Interview with Kutlu C.  


Interview with Kutlu C.
member of Lambda, Istanbul
Unpublished – Autumn 1997


C.M-S.: What are the problems facing gays and lesbians in Turkey?

K.C.:   I can’t really speak about the problems of lesbians, but very basically because women’s issues are not discussed in Turkey and women’s sexuality is considered non-existent, it is very hard for them to come out and say they are lesbian, and even to realise for themselves they are lesbian. Women are taught not to enjoy sex.

For gays it is common as in other parts of the south of Europe – to divide homosexuals into the active and passive, and to give the active role a higher status. This is a big problem in the gay community because it means giving part of the “community” a higher status than the other. You may even be humiliated by the person you are having sex with because you take the passive role. This also affects the self-esteem of individuals and the gay community because it reduces the number of “gays” by half !

C.M-S.: So the ones who take the active role don’t think of themselves as gay?

K.C.:   The ones who take the passive role consider themselves gay and the others consider themselves "men" - meaning heterosexual – not gay. So it is a real obstacle. You first have to persuade them that they are gay and that there is nothing wrong with it! It is, of course, easier to persuade someone who says to himself “I’m gay” that it is OK and fine to be so. For the others they consider it a step back.

A big problem in Turkey is the lack of self-esteem of gay people and that they are not really interested in politics, like so many other people. Another problem is the legal system, but I doubt if it would make any real difference if there was a law against discrimination on grounds of sexual orientation. It is always the police who apply the law. They can decide to prosecute anyone using laws that refer to public morals which are not directly related to homosexuality.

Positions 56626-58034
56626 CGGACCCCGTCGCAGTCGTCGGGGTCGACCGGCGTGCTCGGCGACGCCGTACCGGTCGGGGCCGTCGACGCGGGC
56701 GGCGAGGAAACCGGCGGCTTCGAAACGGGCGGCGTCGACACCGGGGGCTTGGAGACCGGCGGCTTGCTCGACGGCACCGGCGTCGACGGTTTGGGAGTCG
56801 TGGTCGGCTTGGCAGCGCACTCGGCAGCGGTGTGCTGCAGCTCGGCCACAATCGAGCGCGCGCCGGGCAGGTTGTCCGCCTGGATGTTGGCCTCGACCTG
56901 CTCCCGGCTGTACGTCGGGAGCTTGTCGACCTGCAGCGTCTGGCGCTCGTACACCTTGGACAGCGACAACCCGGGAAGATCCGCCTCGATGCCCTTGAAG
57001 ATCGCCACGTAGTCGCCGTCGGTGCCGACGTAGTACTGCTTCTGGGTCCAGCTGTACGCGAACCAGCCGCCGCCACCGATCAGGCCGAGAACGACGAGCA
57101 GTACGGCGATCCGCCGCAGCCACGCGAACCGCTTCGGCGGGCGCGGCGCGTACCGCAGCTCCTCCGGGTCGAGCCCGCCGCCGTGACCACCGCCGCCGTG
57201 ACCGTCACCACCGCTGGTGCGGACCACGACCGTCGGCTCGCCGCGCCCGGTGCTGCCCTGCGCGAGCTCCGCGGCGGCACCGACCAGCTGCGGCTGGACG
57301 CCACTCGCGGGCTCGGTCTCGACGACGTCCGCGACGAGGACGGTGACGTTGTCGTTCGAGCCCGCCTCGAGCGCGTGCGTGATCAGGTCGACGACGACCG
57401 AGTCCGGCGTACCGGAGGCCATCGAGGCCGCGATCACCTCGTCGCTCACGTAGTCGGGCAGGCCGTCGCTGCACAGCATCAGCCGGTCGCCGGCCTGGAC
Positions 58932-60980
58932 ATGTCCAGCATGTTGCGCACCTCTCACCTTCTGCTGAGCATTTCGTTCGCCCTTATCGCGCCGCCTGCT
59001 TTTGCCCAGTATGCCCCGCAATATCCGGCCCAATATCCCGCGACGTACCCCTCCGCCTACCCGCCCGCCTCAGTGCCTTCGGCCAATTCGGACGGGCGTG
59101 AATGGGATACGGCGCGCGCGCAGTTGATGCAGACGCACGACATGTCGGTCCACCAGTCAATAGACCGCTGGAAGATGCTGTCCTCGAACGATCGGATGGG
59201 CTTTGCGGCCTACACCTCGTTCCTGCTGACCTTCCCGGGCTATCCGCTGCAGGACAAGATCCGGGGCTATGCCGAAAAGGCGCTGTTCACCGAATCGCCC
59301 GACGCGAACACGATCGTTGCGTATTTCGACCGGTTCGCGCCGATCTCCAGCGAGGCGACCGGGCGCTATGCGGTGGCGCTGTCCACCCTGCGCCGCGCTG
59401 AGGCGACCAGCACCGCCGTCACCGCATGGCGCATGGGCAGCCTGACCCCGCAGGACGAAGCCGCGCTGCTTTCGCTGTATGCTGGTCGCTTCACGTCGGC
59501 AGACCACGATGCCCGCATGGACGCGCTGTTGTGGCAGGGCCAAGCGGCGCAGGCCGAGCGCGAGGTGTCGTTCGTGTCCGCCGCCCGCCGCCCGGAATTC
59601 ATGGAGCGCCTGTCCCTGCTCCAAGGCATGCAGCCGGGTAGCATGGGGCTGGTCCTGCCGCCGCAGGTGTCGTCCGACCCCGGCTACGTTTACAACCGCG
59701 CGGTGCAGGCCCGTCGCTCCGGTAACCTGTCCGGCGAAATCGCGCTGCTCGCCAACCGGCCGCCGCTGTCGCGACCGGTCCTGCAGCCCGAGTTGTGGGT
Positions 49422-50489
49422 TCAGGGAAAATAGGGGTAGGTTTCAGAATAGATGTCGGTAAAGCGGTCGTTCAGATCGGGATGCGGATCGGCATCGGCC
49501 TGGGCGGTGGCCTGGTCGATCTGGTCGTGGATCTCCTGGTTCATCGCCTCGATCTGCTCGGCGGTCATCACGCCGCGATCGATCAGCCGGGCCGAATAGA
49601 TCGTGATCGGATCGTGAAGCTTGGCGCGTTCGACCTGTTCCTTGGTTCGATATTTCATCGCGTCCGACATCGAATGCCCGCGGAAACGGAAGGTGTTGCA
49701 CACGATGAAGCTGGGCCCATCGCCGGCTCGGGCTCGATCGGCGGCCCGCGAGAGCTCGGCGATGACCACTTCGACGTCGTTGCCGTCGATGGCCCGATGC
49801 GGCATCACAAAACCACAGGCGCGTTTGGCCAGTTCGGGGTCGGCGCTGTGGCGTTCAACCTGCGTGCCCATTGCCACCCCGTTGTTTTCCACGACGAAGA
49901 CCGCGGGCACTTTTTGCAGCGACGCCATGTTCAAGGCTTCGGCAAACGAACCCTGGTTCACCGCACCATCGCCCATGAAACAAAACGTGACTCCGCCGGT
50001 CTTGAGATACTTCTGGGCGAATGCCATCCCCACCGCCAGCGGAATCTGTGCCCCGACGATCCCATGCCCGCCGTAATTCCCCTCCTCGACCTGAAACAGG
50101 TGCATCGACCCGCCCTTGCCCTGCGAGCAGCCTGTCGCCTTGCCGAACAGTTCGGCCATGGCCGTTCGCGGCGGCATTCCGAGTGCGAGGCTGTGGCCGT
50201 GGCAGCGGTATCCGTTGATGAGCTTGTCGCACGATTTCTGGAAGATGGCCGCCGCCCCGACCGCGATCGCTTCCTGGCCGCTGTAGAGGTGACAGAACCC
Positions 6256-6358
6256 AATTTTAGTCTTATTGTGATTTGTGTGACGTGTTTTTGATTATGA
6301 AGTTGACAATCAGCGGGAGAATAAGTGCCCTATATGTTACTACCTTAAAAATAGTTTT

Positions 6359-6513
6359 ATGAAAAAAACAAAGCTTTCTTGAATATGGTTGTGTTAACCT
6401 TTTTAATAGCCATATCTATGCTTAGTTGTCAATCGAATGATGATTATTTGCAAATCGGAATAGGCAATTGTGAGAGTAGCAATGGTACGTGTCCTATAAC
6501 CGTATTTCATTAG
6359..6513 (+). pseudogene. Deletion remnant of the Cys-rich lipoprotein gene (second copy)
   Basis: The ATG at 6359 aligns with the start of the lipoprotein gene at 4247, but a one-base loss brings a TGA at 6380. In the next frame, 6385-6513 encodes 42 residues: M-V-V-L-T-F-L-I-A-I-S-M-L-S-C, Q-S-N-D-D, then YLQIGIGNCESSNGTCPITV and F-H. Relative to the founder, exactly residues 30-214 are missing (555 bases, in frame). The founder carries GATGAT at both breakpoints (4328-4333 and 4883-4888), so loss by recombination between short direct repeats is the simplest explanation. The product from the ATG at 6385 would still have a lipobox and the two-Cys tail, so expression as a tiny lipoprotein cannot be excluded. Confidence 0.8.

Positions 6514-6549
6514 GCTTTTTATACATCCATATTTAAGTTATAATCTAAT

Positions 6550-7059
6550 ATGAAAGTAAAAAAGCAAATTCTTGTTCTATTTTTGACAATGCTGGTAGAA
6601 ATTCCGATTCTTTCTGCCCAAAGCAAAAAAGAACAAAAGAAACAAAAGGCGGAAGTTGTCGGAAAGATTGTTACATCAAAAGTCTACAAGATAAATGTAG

C.M-S.: What is Lambda Istanbul?

K.C.:   Lambda Istanbul is four years old. Basically we are dealing with the gay community in Istanbul and trying to reach out to gay people in other cities through our magazine which comes out every two months. In some ways it is political and in others a “light” magazine for people who can’t cope with political issues. The idea is to get people to read – even if they are “light” articles - about subjects which include themselves – and to be able to speak the words. For people who can get involved in politics we are trying to pass on the information that they need to develop their ideas. There is also a magazine which is published in Ankara, the capital. It is more political, but also reaching out to the smaller cities.

We are reaching out to gay people, to say that it is OK to be gay – to build up self-confidence –and to enable them to come and talk to people about their problems, and to share their opinions, and to give them the basis to be able to talk to each other.

C.M-S.:  What about your own coming out?

K.C.:   I was lucky. I think I always knew I was gay, but it was a shock when I finally admitted it to myself. I came out to friends at high school. I wasn’t treated badly, but I was studying at a school where the students had to pass exams to get there. It was more liberal-minded. I was fifteen and for a period of two years I didn’t know anyone else who was gay! Through some friends I learned of Lambda Istanbul, and although quite scared – went to some of their meetings. But since it doesn’t involve being drunk or there late at night for people just coming out you can relax in an environment other than a gay bar.

Colin de la Motte-Sherman
 
 
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